[Excerpted from “Echo: 100 Years, 1892-1992” by Lynn Kuehn, Ethel Dirnberger, Alice Dahl, and Linda Lecy.]

            The spirit of the Village of Echo has endured for over one hundred years and dates back to the 1870s, when its future founders staked their claims on the land that we love still today. Eli Broughton was the first to take a homestead in Echo Township and was soon followed by William I. Radford, George B. Miller, Robert Houston, and David S. Brown. The Dakota had inhabited these lands for many millennia before these settlers arrived; indeed, they were the region’s original people and their history is rich and vital.

            Through many difficult seasons that brought locusts, blizzards, and prairie fires, these obstacles would have defeated even the most hardy spirit—but not so these individuals. They persevered and by the 1870s, their hard work and staying power inspired others to join them, resulting in a period of rapid growth of the Village. The winter of 1874 saw the establishment of Echo Township, and thus began the period of its changing names. Originally named Empire, township leaders learned that Echo was the second township in the State of Minnesota to bear that name, so the founders went back to the proverbial drawing board for a new name: Rose. For whatever reason, the name Rose was deemed to be in need of improvement, and the township of Echo was finally so named in 1874. Was it because of the echo of the lonely train whistle? Or was it because the name “bounced” back so many times? No one really knows.

            By 1892, thirty-nine citizens asked the county commission to allow the incorporation of Echo with its own municipal government. The commission agreed and made Echo’s 179 citizens very happy. Echo’s growth was steady, thanks to its location on the railroad line. Improvements such as sidewalks and lighting, while not seemingly of historical interest, were certainly of interest to Echo’s citizens, who were tired of dusty roads and hazardous wooden sidewalks. For nearly twenty years, twelve oil-burning lamps on posts provided lighting after 7:00 and “The Old Lamplighter”—the village marshal—duly lit them at dusk each night. By 1912, Echo had constructed its own electric plant and on December 23 that year, Echo’s citizens enjoyed their first outdoor electric lights.

            Windmills weren’t only used in Holland—Echo had a windmill-powered fire protection water supply from 1894-1898, when it was replaced with a gasoline-powered engine. More improvements were introduced over the years brought more infrastructure improvements, a jail (affectionately referred to as the “lock up”), a cemetery, a park, and a village band that played weekly through the summer months through the late 1960s. The Village of Echo became the City of Echo in 1976 due to a statewide mandate.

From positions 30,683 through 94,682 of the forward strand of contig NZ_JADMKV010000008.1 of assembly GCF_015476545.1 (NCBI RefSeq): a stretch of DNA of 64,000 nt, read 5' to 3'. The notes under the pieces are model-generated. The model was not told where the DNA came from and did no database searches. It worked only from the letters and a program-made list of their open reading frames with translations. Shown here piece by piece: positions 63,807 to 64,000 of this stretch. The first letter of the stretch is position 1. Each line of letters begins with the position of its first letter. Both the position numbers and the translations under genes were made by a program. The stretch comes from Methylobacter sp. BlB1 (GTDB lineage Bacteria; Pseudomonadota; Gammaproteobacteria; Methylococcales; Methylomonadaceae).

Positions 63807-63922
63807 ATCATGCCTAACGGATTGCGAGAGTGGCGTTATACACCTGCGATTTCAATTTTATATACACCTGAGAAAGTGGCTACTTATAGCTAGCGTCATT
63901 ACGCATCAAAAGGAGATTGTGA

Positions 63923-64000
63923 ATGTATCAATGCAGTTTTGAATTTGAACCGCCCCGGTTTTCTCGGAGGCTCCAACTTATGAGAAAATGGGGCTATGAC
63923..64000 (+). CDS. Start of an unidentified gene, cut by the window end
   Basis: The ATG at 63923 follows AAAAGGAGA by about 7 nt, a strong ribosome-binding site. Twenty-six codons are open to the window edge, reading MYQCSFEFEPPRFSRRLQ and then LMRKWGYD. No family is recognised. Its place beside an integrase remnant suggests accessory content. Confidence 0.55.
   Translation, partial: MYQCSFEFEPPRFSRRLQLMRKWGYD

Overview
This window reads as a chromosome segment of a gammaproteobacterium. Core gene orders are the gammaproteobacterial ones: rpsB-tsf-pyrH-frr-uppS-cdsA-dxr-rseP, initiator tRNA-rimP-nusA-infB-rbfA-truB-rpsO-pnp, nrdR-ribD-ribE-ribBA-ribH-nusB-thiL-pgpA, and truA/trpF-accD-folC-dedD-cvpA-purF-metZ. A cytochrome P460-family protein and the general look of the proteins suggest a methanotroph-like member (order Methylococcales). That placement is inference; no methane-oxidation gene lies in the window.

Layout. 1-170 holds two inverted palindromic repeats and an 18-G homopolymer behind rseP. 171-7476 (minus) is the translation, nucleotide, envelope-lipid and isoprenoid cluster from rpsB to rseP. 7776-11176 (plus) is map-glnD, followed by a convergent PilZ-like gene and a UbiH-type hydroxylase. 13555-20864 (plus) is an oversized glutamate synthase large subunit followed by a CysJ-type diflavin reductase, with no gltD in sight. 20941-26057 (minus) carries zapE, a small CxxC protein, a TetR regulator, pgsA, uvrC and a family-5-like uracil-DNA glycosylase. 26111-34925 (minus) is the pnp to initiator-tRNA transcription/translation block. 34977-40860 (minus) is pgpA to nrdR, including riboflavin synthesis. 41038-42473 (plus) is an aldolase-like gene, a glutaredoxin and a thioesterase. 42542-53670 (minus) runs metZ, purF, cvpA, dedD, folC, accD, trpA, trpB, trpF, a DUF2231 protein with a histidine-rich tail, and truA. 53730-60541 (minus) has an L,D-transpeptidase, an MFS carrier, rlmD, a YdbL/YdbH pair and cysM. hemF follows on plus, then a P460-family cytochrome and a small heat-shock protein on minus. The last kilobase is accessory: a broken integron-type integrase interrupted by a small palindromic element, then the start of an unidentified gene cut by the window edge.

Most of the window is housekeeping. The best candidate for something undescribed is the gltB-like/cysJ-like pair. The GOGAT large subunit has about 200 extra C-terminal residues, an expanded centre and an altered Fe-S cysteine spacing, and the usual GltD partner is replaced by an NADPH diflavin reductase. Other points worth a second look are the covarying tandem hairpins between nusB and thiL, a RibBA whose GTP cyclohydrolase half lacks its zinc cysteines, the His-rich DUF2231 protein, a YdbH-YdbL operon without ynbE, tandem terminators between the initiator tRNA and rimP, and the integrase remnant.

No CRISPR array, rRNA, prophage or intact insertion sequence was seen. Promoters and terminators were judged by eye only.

Echo’s first school was constructed in 1895, burned to the ground in a tragic fire in 1926, and was rebuilt at its current site and operates today as the Echo Charter School. Consolidation of rural school districts has become a reality in rural Minnesota over the past two decades, but the Echo School has over the years managed to maintain its own identity and is a important part of the City’s continued progress. 

            The wide assortment of businesses in Echo over the years paints a fascinating picture of life one century ago. The village blacksmiths, who in popular culture were thought to be part of the Western landscape, enjoyed brisk business in Echo from 1885 to the 1940s. Farm machinery repair, wagons, buggies—all were the bailiwick of the blacksmith. The Echo Enterprise was a weekly publication and editor/publisher George Hughes and then his son operated the newspaper for over six decades, printing the newspaper the old way, with hand-set lead lettering, known as “hot type”—in actuality an art form that is known by few practitioners today. The milling and elevator business flourished in Echo and to this day has played a major role in Echo’s prosperity. Dray and livery services, lumberyards, hardware and produce stores, funeral homes, along with restaurants and saloons played a rich role in the City’s history.

             Echo, like most small rural Minnesota towns, has lost a portion of its citizens as young people have left the area, but it continues to be a warm and friendly home to many older, established families, as well as new friends who have moved to our area. If safety and small-town tranquility are your values, you will find there is no place where this is more embodied than Echo. You are welcome!